RIMM: Their Products, Strategy & Management All Suck….Are They So Bad That It Could be Good For Your Portfolio?

by Dan August 19, 2011 10:49 am • Commentary

RIMM is up almost 5% this morning on continued take-over speculation in the financial press and the blogosphere.

By almost all accounts and metrics, GOOG‘s $12.5 billion all cash take-over offer for Motorola Mobility was a bit excessive. Many market watchers were left scratching their heads as to why GOOG needed to “buy the cow when they get the milk for free” relating to Motorola’s handset division, and most came to the simple conclusion this was more of a patent play for operating system dominance and the epic battle for supremacy between GOOG’s Android platform and AAPL‘s iOS.  

The deal caused many investors to question who is next and who needs to buy what to keep up increasingly expensive intellectual property. The first and most obvious choices for scale and IP are NOK and RIMM, both beleaguered as Android and iOS have eaten their lunch. MSFT likely has an advantage with NOK as earlier this year they signed an extensive partnership to put MSFT’s mobile OS on NOK phones, but RIMM, due to it’s ever-decreasing market cap and the company’s stand-alone status being called into question could be the most interesting and easiest to take out for a larger player.

MSFT, CSCO, Samsung and even AAPL could all be interested in RIMM’s IP and help them leap frog their next closest competitor in the mobile space. We are in uncertain times, and the idea of owning a stock for the hope that it gets taken out in a weak economy with the backdrop of weak fundamentals, RIMM seems like a difficult thing to own here, even at 4 year lows.

My sense that any deal for RIMM would largely be in cash as MSFT has over $53billion, AAPL $76 billion, CSCO $45 billion and that presents opportunities for option players as they idea of selling long dated options in the face of a take out could add some bang for your buck……Let me explain….

Lets say you thought RIMM with a current market capitalization of ~$14billion (net of cash $11.5billion), and if you thought that a 50% premium (slightly below GOOG’s 60% for MMI) seemed appropriate than that would get you to a roughly $20billion dollar deal and stock price close to $40. If you also thought given the rush for larger players to acquire IP, this could happen by year end then it could make sense to look to a structure called a diagonal calendar call spread.

MY VIEW:  RIMM could very well be in play, and there are plenty of potential suitors, what I am not sure is what the huge rush is.  The company is in a really tight spot here, much like PALM a year ago and at this point they should sell themselves before competitors stop valuing their installed base and just want to focus on their patent portfolio.  I wouldn’t buy the stock here hoping for a deal as it has rallied about 20% from its recent lows, but i would consider the following  structure.  Ideally I want to wait to put this trade on when the stock is back below 25 where it was prior to the GOOG/MMI announcement and will let you know when I put it on, I wanted to get this structure out there for those of you who may have more conviction on the potential for a deal than I have at the moment.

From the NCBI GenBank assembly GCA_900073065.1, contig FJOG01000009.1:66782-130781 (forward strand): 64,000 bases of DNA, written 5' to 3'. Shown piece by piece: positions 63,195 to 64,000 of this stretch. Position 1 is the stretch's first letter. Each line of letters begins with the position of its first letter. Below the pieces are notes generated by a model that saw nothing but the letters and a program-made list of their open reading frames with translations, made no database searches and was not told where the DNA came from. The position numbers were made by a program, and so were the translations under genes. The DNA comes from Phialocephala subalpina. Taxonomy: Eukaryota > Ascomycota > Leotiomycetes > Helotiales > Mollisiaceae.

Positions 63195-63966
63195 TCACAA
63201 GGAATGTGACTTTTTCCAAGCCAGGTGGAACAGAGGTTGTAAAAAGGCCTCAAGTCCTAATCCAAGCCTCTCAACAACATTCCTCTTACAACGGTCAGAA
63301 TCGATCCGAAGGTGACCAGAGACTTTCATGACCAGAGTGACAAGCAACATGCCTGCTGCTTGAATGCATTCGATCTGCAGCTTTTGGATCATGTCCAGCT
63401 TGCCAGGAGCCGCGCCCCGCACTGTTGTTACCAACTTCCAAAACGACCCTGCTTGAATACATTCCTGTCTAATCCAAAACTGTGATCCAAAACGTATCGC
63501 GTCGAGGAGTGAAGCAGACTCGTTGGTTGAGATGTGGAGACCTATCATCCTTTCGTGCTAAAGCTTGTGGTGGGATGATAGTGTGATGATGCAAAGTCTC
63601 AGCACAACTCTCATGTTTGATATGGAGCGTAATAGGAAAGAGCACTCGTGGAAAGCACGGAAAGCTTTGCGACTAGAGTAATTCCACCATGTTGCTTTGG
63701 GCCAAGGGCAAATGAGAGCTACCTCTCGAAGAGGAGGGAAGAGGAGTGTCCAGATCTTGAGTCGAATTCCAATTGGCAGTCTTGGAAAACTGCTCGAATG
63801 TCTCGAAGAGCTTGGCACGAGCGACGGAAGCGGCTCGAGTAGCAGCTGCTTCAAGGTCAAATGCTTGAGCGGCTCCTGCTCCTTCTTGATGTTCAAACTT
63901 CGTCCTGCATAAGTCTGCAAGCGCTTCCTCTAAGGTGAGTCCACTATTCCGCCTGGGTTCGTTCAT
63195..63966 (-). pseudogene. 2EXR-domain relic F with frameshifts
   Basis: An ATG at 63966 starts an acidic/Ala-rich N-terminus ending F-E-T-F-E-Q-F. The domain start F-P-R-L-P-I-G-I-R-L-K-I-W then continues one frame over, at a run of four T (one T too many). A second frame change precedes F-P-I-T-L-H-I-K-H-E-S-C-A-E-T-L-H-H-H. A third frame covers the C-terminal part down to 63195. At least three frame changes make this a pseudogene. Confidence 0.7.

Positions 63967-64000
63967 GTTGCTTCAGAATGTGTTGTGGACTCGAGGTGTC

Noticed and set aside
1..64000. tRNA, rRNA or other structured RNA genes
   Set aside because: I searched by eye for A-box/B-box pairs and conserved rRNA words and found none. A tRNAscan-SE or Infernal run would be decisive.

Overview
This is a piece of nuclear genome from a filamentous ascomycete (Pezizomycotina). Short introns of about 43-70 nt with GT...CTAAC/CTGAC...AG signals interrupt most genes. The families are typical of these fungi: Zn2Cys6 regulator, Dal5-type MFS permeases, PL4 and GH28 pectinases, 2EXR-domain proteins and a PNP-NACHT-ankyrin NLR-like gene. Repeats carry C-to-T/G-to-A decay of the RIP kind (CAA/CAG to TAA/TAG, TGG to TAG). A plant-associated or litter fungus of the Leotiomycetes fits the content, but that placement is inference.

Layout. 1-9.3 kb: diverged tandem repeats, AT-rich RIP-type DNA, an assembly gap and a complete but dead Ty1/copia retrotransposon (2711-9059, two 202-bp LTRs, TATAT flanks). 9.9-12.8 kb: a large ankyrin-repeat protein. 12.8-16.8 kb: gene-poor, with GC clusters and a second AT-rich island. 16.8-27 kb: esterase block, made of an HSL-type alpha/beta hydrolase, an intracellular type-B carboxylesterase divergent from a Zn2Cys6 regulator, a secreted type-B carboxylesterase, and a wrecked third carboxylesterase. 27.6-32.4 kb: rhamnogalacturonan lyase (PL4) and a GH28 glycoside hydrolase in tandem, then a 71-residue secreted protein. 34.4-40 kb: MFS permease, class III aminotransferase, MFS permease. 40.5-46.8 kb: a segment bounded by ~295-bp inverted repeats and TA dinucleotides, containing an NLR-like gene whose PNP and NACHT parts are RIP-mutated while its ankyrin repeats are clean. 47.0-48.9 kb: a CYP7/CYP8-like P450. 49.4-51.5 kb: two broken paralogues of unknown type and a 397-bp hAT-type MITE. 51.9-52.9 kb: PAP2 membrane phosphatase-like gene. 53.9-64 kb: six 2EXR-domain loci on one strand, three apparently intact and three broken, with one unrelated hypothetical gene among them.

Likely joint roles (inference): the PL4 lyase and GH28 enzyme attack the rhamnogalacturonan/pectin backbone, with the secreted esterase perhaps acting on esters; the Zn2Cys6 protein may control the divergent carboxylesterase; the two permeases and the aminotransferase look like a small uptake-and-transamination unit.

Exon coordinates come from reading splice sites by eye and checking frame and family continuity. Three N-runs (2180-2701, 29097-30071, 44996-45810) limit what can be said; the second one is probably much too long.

TRADE: RIMM ~$27.00 Buy RIMM Jan12 30 / Jan13 40 Call Spread for Even Money

-Buy Jan12 30 Call for ~3.50

-Sell Jan13 40 Call at ~3.50

Break-Even on Jan12 Expiration:

Loses: below 30 your Jan12 call expires worthless and you are short the Jan13 40 call and you have a decision to make, either cover the call or buy another call to turn back into a call spread as you still believe there is a chance of a deal…. the Jan13 will most definitely have lost value from a decay perspective and possibly from a delta perspective as the option market says their is about a 36% chance that the call is in the money on Jan13 expiration and the option will move up or down about .36 for every dollar that the stock moves.

Worst case though is that on Jan12 expiration the Jan12 30 call is worthless and you buy back the Jan13 call for less than what you sold it for.

Profits: if the stock is 30 or higher u can make up to the difference between the call premium that you own in Jan12 and the premium that you are short in Jan13. But here is the kicker lets say you get a $40 cash bid for RIMM by Jan12 expiration, all of the time value in the Jan13 call should basically go to almost nothing if their is a near certainty the deal will go through…..In this instance the Jan12 30 call will be trading like stock at about a 90 delta and the Jan13 40 call will be trading at possibly a sub 40 delta if the market assumes that there are not other bidders and the deal will close well before Jan13 expiration.

So the best case is that there is a $40 deal by Jan12 and the Jan12 30 calls will be worth close to $10 and the Jan13 40 calls will be offered below $1 and you make the difference and risked nothing to do it!

Obviously this trade would take some trade management if there was a deal or not, and the most important thing is that you don’t let the jan12 call expire worthless and leave the jan13 call naked short.